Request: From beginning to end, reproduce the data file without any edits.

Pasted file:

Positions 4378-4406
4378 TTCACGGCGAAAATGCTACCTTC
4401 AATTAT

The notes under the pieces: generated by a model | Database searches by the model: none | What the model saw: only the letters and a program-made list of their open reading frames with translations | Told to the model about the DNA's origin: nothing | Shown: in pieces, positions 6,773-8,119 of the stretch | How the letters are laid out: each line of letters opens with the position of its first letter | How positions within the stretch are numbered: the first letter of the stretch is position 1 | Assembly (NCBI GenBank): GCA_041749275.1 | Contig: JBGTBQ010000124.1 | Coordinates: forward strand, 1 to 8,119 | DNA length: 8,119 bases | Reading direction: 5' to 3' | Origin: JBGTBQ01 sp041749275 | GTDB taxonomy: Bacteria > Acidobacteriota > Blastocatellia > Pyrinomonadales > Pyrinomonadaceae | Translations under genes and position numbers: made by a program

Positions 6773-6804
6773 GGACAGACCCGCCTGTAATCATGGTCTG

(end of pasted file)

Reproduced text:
Positions 4378-4406
4378 TTCACGGCGAAAATGCTACCTTC
4401 AATTAT

The notes under the pieces: generated by a model | Database searches by the model: none | What the model saw: only the letters and a program-made list of their open reading frames with translations | Told to the model about the DNA's origin: nothing | Shown: in pieces, positions 6,773-8,119 of the stretch | How the letters are laid out: each line of letters opens with the position of its first letter | How positions within the stretch are numbered: the first letter of the stretch is position 1 | Assembly (NCBI GenBank): GCA_041749275.1 | Contig: JBGTBQ010000124.1 | Coordinates: forward strand, 1 to 8,119 | DNA length: 8,119 bases | Reading direction: 5' to 3' | Origin: JBGTBQ01 sp041749275 | GTDB taxonomy: Bacteria > Acidobacteriota > Blastocatellia > Pyrinomonadales > Pyrinomonadaceae | Translations under genes and position numbers: made by a program

Positions 6773-6804
6773 GGACAGACCCGCCTGTAATCATGGTCTG